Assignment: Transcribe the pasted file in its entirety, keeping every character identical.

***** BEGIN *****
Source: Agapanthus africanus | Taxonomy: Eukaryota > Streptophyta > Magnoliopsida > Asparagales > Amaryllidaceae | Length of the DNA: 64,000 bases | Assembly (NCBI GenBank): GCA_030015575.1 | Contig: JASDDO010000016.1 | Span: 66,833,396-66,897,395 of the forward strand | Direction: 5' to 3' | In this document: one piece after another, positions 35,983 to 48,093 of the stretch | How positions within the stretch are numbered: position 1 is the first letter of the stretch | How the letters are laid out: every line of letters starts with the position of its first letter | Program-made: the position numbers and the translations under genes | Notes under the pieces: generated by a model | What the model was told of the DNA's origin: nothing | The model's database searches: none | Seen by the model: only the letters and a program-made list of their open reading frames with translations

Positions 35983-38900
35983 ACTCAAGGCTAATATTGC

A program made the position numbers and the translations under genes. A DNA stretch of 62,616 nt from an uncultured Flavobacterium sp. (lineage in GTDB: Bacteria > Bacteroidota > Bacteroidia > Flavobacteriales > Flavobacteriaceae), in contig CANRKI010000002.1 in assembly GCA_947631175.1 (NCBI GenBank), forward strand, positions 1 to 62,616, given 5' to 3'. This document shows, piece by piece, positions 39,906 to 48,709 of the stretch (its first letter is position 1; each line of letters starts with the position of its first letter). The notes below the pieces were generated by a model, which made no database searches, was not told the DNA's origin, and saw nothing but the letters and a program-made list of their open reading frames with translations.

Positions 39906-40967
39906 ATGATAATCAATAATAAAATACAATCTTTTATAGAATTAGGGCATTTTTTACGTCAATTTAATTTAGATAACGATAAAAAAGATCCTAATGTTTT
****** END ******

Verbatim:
Source: Agapanthus africanus | Taxonomy: Eukaryota > Streptophyta > Magnoliopsida > Asparagales > Amaryllidaceae | Length of the DNA: 64,000 bases | Assembly (NCBI GenBank): GCA_030015575.1 | Contig: JASDDO010000016.1 | Span: 66,833,396-66,897,395 of the forward strand | Direction: 5' to 3' | In this document: one piece after another, positions 35,983 to 48,093 of the stretch | How positions within the stretch are numbered: position 1 is the first letter of the stretch | How the letters are laid out: every line of letters starts with the position of its first letter | Program-made: the position numbers and the translations under genes | Notes under the pieces: generated by a model | What the model was told of the DNA's origin: nothing | The model's database searches: none | Seen by the model: only the letters and a program-made list of their open reading frames with translations

Positions 35983-38900
35983 ACTCAAGGCTAATATTGC

A program made the position numbers and the translations under genes. A DNA stretch of 62,616 nt from an uncultured Flavobacterium sp. (lineage in GTDB: Bacteria > Bacteroidota > Bacteroidia > Flavobacteriales > Flavobacteriaceae), in contig CANRKI010000002.1 in assembly GCA_947631175.1 (NCBI GenBank), forward strand, positions 1 to 62,616, given 5' to 3'. This document shows, piece by piece, positions 39,906 to 48,709 of the stretch (its first letter is position 1; each line of letters starts with the position of its first letter). The notes below the pieces were generated by a model, which made no database searches, was not told the DNA's origin, and saw nothing but the letters and a program-made list of their open reading frames with translations.

Positions 39906-40967
39906 ATGATAATCAATAATAAAATACAATCTTTTATAGAATTAGGGCATTTTTTACGTCAATTTAATTTAGATAACGATAAAAAAGATCCTAATGTTTT